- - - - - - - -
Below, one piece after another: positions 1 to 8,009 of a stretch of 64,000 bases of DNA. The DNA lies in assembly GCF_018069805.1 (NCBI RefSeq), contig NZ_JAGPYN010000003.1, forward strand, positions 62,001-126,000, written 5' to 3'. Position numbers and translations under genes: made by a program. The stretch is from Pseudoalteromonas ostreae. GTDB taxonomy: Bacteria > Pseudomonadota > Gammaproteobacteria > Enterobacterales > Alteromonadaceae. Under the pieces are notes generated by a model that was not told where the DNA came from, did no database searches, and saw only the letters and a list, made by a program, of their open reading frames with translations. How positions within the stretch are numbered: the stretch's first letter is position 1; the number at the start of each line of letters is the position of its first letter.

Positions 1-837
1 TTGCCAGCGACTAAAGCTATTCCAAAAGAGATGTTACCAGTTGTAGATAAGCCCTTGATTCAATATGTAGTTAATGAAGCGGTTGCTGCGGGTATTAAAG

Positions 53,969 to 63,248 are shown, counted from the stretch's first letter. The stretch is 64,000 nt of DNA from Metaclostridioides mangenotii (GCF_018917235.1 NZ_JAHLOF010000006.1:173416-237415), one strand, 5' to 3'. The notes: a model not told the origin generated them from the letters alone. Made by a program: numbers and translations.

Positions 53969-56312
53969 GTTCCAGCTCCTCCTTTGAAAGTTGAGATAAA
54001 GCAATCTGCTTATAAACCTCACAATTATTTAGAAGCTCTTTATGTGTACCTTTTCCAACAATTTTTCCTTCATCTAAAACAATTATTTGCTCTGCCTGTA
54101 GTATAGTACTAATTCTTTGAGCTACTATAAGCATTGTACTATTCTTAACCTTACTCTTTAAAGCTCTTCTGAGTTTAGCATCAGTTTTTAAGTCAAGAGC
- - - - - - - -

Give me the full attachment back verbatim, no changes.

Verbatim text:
Below, one piece after another: positions 1 to 8,009 of a stretch of 64,000 bases of DNA. The DNA lies in assembly GCF_018069805.1 (NCBI RefSeq), contig NZ_JAGPYN010000003.1, forward strand, positions 62,001-126,000, written 5' to 3'. Position numbers and translations under genes: made by a program. The stretch is from Pseudoalteromonas ostreae. GTDB taxonomy: Bacteria > Pseudomonadota > Gammaproteobacteria > Enterobacterales > Alteromonadaceae. Under the pieces are notes generated by a model that was not told where the DNA came from, did no database searches, and saw only the letters and a list, made by a program, of their open reading frames with translations. How positions within the stretch are numbered: the stretch's first letter is position 1; the number at the start of each line of letters is the position of its first letter.

Positions 1-837
1 TTGCCAGCGACTAAAGCTATTCCAAAAGAGATGTTACCAGTTGTAGATAAGCCCTTGATTCAATATGTAGTTAATGAAGCGGTTGCTGCGGGTATTAAAG

Positions 53,969 to 63,248 are shown, counted from the stretch's first letter. The stretch is 64,000 nt of DNA from Metaclostridioides mangenotii (GCF_018917235.1 NZ_JAHLOF010000006.1:173416-237415), one strand, 5' to 3'. The notes: a model not told the origin generated them from the letters alone. Made by a program: numbers and translations.

Positions 53969-56312
53969 GTTCCAGCTCCTCCTTTGAAAGTTGAGATAAA
54001 GCAATCTGCTTATAAACCTCACAATTATTTAGAAGCTCTTTATGTGTACCTTTTCCAACAATTTTTCCTTCATCTAAAACAATTATTTGCTCTGCCTGTA
54101 GTATAGTACTAATTCTTTGAGCTACTATAAGCATTGTACTATTCTTAACCTTACTCTTTAAAGCTCTTCTGAGTTTAGCATCAGTTTTTAAGTCAAGAGC